The Mets need another starting pitcher and at least one addition to their bullpen.
According to the Athletic's Ken Rosenthal, the Giants are open to dealing relievers Tony Watson, Mark Melancon, Sam Dyson, Trevor Gott and Nick Vincent.
In the wake of hiring Farhan Zaidi this past winter to be their new GM, it was believed the Giants would trade veteran players to help rebuild their farm system. Despite the rumors, Zaidi held on to his top talent and preached contending for an NL West title in 2019.
However, at a disappointing 9-14 and already five losses behind the first-place Dodgers, it appears Zaidi and his staff are at the very least revisiting the trade market.
As expected, according to Rosenthal, the Giants are most interested in dealing the 34-year-old Melancon, who has an exorbitant $28 million and two years left on his current contract.
Melancon is enjoying a terrific April, during which he hasn't allowed a run in 10.0 innings pitched. He's a risk, though, not just because he's earning a significant salary, but also because he is again getting fewer and fewer swings and misses, while opposing hitters continue to make more and more hard contact.
Teams will no doubt ask for promising, 26-year-old reliever Reyes Moronta, but he's set to earn the league minimum this and next season, meaning he'll likely stay put through at least next winter.
Zaidi's true crown jewel chip will be left-handed ace Madison Bumgarner, who is earning $12 million this season, after which he is set to be a free agent for the first time in his career.
Bumgarner, 29, has a 3.66 ERA (3.91 FIP) and 0.97 WHIP while striking out 30 batters in 32 innings (five starts). He battled multiple on-and-off injuries in 2017 and 2018, during which he made a combined 38 starts.
Like the Mets, the entire NL East, as well as the Padres, Cubs and most NL postseason contenders, are all reportedly on the lookout for help in the rotation and bullpen, especially since starting pitchers across the league are on pace to throw the least amount of innings this season since the modern era of baseball began.
In regards to Bumgarner, sources with some of the above teams that have reached out to Zaidi's staff all say the Giants aren't discussing their ace much, but continue to signal a desire to move him.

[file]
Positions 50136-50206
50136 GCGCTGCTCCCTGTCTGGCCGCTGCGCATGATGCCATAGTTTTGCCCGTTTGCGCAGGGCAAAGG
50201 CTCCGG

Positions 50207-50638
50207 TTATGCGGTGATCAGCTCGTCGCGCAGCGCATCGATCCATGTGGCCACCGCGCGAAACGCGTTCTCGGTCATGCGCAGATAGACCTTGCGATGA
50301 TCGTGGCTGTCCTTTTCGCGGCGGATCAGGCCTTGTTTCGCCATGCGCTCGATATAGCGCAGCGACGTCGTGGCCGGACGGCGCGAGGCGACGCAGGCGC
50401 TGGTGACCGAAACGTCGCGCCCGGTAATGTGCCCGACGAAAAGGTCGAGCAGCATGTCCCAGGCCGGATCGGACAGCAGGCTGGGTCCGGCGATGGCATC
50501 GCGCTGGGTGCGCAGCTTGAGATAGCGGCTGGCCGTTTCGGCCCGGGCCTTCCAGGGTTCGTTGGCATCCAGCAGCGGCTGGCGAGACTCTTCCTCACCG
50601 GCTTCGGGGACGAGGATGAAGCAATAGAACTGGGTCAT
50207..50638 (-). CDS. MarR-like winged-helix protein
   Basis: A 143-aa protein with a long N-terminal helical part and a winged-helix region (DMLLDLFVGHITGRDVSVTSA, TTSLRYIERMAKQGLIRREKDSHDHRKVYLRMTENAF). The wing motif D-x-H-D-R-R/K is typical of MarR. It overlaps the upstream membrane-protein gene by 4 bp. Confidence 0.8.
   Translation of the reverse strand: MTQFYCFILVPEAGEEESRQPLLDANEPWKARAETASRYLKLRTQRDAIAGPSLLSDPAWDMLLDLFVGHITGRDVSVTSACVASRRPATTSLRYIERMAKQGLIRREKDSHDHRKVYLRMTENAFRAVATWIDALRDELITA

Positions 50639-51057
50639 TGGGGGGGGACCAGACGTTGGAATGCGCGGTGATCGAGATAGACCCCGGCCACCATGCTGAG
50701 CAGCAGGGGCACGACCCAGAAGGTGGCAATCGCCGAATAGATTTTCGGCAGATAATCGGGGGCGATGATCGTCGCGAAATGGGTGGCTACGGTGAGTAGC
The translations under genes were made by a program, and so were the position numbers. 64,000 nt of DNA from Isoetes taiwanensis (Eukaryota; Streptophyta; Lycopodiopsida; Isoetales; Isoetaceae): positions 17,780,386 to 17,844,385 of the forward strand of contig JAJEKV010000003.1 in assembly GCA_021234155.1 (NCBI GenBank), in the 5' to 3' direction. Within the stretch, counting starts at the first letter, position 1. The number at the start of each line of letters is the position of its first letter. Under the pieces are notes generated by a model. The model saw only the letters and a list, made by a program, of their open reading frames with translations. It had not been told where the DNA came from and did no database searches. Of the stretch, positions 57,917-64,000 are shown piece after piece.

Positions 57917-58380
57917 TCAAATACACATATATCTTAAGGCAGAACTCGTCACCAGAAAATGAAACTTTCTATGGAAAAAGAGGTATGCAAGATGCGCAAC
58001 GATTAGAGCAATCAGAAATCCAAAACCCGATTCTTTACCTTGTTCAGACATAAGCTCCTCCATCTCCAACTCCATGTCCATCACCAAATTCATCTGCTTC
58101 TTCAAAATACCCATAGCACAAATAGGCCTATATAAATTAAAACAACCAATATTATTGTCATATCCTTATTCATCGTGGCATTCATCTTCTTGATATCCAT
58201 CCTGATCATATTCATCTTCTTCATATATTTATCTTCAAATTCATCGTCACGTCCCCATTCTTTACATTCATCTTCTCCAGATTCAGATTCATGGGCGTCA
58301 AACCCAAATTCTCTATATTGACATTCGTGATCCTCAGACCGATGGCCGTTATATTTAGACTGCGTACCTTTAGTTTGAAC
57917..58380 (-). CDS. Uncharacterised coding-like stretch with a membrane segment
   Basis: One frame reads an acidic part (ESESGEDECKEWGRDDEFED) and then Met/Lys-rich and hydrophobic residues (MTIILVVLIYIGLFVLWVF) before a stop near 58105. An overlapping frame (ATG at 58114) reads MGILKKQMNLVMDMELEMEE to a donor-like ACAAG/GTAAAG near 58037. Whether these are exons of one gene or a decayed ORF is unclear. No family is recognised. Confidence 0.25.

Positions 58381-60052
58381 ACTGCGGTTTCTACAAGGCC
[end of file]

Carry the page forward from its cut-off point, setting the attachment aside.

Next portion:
The same can be said for left-handed reliever Will Smith, who in July will almost certainly be among the most coveted relievers on the trade market.
To get Bumgarner, insiders expect Zaidi will want at least one cost-controlled player that can contribute to the big-league team today. He'll obviously want added prospects, as well.
It's too early to know the ask on Smith, but demand will no doubt be high.
On the other hand, teams willing to take Melancon will not need to give up much to get him.
San Francisco is hoping to capitalize on Melancon's hot start in hopes a team will take a risk and pay the bulk of his salary in return for giving up only one or two recently-drafted low-level prospects.
The best bang for the buck is probably 33-year-old, left-handed reliever Watson, who has a 1.29 ERA (2.67 FIP) and 1.14 WHIP in eight appearances this season.
He has been giving up harder hit balls, but also giving up fewer home runs, which, as long as people are fielding to expectations, can be an acceptable combination for Citi Field. He isn't flashy, but he is mostly stable. He's been losing velocity the past year or two, but his slider and change up are still strong enough that he'd be a much better option than current options such as Drew Gagnon and Jacob Rhame.
Watson will earn an affordable base salary of just $3.5 million in 2019 and $2.5 million in 2020, but each season includes significant incentives that could bring the combined total to $13 million.
It's worth noting Watson has appeared in at least 70 games each of the past five seasons. He's on pace to throw 56 this season. He's also pitched in 13 postseason games throughout his career, during which he's allowed just three runs in 12 innings. This could all be viewed as experience and reliability just as it could be viewed as a ticking time bomb in the form of mileage on his arm.
The cost for Watson has been difficult to gauge at this stage of the season, which can more or less be said about most of the above names. My hunch, based on past seasons, is that, while it would probably cost one or two of a team's top 20 prospects to get Watson in July, it would need to cost more today because it's so early in the season.
In the end, this is why it's so uncommon to see teams swing trades during April, which is when most rumors are just organizations laying groundwork for deals that happen in May or June. Van Wagenen is likely doing the same.
Instead of trading for a pitcher, I suspect Van Wagenen will sit tight, keep cycling through his farm system and hope his starting pitchers and defense get it together. Because, short of Kimbrel or Keuchel, no reasonably available pitcher walking through the clubhouse doors will have as much of an impact on the staff as a healthy and peak performing Jacob deGrom and Noah Syndergaard.
Matthew Cerrone (Facebook | Twitter | Instagram | Contact) is lead writer of MetsBlog.com, which he created in 2003. He also hosts the MetsBlog Podcast, which you can subscribe to here. His new book, The New York Mets Fans' Bucket List, details 44 things every Mets fan should experience during their lifetime. To check it out, click here!